Post Jam Perspectives on Abate: Hide behind the Curtains

While the spring thing is close to its end, I thought this is as good a time as ever to write this.

I always enjoy reading devlogs and specially post game jam thoughts as there are often quick snippets of lessons that I often find useful for my own projects. I hope this one is a fun read with something new for everyone.

My submission for this year’s Spring Thing is a game called Abate: Hide behind the curtains. You play as the protagonist stuck in a time loop with seemingly no way out. The only thing you have is hope and with the blessings of the goddess of the void, time. How you use that time is what acts as the prime game mechanism. :green_heart:


  • The project started with the ficdown library, I found it very convenient to write stuff on my phone while going on long walks and decided to use a javascript library to immediately test the game as I make it utilising the convenience of the interpreted browser language.

  • However problems started showing up as the game got bigger, the game would freeze with no way out but to close the browser. The solution :- change the name of the rooms. That somehow managed to fix it, only for me to later discover that it doesn’t works on any recently updated browser.

  • But with the game already written I thought replacing the library shouldn’t be a big deal, the next candidate was the Ramus Framework. But with heavy logic in the main parts of the game and with the competition closing in I realised Sugarcube-2 format of twine is the answer here. :technologist:


  • The central idea I had was whether you will act selflessly or selfishly if you were stuck in a time loop with no possible way out. To do as much as you can or get things done by doing as few things as possible. The name of the game was thus a hint towards how a simple action could infact change the events when you find all your explorations bringing in no results apart from knowledge. :balance_scale:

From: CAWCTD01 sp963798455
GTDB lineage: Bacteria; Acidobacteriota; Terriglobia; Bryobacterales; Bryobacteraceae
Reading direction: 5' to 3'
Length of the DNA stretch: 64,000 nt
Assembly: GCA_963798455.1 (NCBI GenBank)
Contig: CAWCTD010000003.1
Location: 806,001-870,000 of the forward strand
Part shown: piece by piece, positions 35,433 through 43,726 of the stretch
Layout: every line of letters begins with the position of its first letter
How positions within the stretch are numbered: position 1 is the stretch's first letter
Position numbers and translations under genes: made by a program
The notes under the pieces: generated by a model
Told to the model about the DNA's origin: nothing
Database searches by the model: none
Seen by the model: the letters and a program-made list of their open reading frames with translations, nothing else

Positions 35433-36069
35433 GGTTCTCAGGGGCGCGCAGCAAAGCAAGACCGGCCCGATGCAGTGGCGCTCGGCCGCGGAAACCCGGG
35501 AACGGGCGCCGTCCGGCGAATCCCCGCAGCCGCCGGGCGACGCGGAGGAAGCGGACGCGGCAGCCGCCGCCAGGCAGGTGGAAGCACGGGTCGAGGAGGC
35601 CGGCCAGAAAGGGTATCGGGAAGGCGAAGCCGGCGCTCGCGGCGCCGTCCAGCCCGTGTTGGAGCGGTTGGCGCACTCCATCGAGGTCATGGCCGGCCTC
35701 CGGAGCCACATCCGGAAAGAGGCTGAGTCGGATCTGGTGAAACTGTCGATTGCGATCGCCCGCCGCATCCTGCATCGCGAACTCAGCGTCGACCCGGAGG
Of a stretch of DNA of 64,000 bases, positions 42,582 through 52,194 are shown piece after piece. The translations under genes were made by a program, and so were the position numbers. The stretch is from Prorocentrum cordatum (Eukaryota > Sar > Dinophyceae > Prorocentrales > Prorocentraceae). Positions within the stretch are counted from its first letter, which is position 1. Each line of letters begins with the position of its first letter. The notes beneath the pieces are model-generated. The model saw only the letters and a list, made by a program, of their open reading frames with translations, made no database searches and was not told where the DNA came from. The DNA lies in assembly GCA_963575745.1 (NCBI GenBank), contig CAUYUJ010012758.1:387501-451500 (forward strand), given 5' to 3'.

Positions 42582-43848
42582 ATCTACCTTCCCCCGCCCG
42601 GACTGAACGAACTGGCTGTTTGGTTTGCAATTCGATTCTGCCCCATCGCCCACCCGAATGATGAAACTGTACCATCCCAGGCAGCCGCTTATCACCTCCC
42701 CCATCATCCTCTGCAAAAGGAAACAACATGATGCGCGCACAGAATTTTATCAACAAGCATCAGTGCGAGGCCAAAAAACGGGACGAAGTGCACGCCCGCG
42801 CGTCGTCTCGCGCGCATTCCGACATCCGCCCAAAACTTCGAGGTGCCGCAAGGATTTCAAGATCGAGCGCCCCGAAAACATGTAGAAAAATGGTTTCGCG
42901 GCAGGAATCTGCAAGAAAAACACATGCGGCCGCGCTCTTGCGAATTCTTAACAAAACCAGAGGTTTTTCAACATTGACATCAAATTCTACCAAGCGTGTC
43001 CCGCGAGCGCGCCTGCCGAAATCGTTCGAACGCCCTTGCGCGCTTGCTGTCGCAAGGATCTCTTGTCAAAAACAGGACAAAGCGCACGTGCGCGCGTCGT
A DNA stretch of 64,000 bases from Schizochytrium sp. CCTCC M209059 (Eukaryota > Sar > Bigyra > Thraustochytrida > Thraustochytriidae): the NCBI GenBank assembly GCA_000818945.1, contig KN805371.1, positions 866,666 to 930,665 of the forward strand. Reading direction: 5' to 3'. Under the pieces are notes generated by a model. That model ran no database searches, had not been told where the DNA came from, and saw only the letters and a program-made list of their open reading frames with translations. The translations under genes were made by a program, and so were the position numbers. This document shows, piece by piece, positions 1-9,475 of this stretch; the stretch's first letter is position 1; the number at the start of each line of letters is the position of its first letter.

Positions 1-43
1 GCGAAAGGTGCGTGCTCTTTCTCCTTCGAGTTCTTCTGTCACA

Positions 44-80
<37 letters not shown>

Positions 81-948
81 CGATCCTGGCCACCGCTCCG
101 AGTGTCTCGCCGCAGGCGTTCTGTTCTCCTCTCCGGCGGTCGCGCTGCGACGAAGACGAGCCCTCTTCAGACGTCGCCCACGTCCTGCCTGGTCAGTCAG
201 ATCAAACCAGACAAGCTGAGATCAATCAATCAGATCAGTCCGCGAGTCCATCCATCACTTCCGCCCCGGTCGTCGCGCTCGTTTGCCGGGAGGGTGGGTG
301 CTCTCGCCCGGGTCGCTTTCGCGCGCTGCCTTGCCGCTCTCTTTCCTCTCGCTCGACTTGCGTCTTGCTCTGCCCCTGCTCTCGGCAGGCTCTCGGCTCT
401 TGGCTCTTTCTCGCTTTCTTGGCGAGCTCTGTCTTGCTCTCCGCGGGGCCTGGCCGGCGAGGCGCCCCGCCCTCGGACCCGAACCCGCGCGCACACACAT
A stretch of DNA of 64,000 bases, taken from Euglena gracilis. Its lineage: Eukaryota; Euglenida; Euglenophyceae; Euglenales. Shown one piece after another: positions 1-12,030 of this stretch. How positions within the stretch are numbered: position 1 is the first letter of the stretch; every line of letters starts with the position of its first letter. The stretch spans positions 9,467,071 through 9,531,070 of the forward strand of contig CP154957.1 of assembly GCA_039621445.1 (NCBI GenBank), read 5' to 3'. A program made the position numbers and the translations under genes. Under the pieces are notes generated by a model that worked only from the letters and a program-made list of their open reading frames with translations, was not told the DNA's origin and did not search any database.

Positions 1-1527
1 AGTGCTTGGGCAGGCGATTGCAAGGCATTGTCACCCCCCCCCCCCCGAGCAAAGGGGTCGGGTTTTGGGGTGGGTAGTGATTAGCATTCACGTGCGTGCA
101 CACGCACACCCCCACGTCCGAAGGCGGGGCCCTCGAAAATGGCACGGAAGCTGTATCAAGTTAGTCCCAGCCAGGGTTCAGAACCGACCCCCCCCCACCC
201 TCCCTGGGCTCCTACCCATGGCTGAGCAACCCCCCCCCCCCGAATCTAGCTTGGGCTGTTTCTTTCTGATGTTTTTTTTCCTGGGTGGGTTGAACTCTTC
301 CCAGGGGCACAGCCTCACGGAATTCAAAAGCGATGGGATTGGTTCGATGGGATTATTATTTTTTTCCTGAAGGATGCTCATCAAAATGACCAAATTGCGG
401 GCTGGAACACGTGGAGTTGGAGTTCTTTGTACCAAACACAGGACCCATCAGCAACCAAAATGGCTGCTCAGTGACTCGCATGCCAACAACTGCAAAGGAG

• The central mechanism of the game is based around a time loop. In most games the typical game loop involves dying and then trying again based on the information gathered in the last playthrough. Rather than letting it be a relict of gameplay I wanted the fails and limits to be incorportated into the story and used as a mechanism.

  • When playing parsers I find exploring the worlds, the characters and playing around with the objects more fun than being confronted with the pressure to solve a particular puzzle. And if there’s any one opinion I find common among players of point and click adventures, it’s the mad relationships of the puzzles to the player’s common sense. For a game to be fun, I believe there should be multiple solutions to a puzzle and ofcourse if that can’t be the case then multiple hints towards it should be the go to answer. :world_map:

  • With lessons from that and ofcourse my last year’s ifcomp submission (generally reviewed as funny but hard to read pixel font), I wanted this game to be narrative focussed while retaining the exploration vibes of the parser genre.